No easy answer for the Toyota problem
Lately it seems that each day brings another report of a driver's terrifying experience with an out-of-control Toyota. There have been at least four congressional hearings in as many weeks.
Even the most confident consumer has to wonder what is causing all this and, more fundamentally, whether Toyotas are safe to drive.
The second question is easier to answer. Despite the flurry of reports, incidents with speeding vehicles are rare. And vehicles today, including Toyotas, are safer than ever.
While we have heard much recently about "smart pedals," floor mats and sticky throttles, it has not been made clear what is behind the incidents of sudden acceleration. The National Highway Traffic Safety Administration has been investigating sudden vehicle acceleration for a few decades, but it has little new to offer since the 1989 Audi investigation. During that time the agency reported that many incidents of sudden or unintended acceleration by Audi drivers were caused when drivers stepped on the gas instead of the brake.
Ultimately, Audi and other automakers implemented features that required brakes to be depressed when shifting gears out of park, and reports of sudden acceleration when drivers started their cars dropped noticeably.
But as vehicles have become more advanced and, presumably, safer, complaints have still been logged.
As a consumer resource for automotive information, Edmunds.com has a stake in finding answers. We also have a data team that crunches numbers, and we have vehicle testers, both of which we recently assigned to help solve the mystery of unintended acceleration.
We assigned 25 staffers to review, line by line, the published consumer complaint data available on the NHTSA Web site. The database, with more than 760,000 records, is, simply put, a mess. After reading each complaint since model-year 2005, we found that 30 percent of the original complaints were miscategorized; more than 26 percent were duplicates; and hundreds were not complaints but merely comments or suggestions.
When we focused on the major automakers and limited our review to recent-model-year vehicles (2005 to present), the 52,000 complaints through September 2009 -- a fair stopping point, because it was before news reports erupted -- showed that every car company had incidents of sudden acceleration. This is not strictly a Toyota issue. NHTSA head David L. Strickland said as much when he told Congress recently that Toyota's rate of complaints was "unremarkable."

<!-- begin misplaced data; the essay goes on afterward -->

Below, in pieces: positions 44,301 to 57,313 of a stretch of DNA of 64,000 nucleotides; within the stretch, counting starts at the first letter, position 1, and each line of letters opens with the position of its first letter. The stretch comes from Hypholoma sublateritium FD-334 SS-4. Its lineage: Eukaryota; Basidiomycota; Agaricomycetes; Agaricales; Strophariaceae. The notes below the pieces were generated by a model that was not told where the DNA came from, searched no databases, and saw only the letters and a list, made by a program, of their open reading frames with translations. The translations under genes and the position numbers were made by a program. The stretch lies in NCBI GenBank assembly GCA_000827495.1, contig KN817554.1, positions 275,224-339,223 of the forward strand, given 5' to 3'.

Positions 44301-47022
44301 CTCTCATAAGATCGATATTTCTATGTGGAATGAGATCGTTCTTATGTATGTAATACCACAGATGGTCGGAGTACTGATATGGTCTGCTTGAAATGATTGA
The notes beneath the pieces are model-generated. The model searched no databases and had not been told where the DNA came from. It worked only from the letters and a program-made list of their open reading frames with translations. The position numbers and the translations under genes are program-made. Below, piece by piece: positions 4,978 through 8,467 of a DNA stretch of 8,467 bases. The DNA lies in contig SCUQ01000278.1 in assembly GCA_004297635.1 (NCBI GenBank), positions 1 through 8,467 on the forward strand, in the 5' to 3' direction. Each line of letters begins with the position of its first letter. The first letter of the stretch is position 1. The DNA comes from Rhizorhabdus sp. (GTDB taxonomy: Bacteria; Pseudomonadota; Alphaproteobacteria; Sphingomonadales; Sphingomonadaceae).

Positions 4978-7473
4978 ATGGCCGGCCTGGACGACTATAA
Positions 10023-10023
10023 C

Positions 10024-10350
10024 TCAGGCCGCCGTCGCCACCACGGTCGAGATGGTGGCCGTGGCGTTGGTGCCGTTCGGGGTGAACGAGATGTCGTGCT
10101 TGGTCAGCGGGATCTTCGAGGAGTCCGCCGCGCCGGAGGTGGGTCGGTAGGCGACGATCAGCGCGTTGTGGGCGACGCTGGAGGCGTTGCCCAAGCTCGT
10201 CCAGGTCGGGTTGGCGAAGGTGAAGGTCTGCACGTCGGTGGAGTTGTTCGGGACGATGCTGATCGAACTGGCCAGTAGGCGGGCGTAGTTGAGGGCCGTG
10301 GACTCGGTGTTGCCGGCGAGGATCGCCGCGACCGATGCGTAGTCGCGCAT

And for driver error to be the likely culprit, a simple statistical review of complaint data should show a relatively uniform distribution across automakers. But our review of NHTSA data showed variations in complaints by manufacturer. While human error may be a factor, it's not the only cause.
Theories about sudden acceleration broadly fall into four categories: First, some sort of electrical interference or computer glitch. Second, a general mechanical failure, such as a sticky throttle. Third, design factors such as floor mats (meaning that the vehicle was functioning correctly, but a design lapse increased the chance of an incident). Fourth, driver error, also known as pedal misapplication.
We tried to re-create the circumstances surrounding some recent incidents. We took the highest-horsepower Toyota Camry to the test track to see whether the brakes could stop a runaway vehicle -- which they can. Next we looked at the Toyota Prius. We found that when the vehicle is accelerating, a simple tap of the transmission shifter into neutral disengages the throttle, and the vehicle coasts to a halt -- even if the brakes are not applied.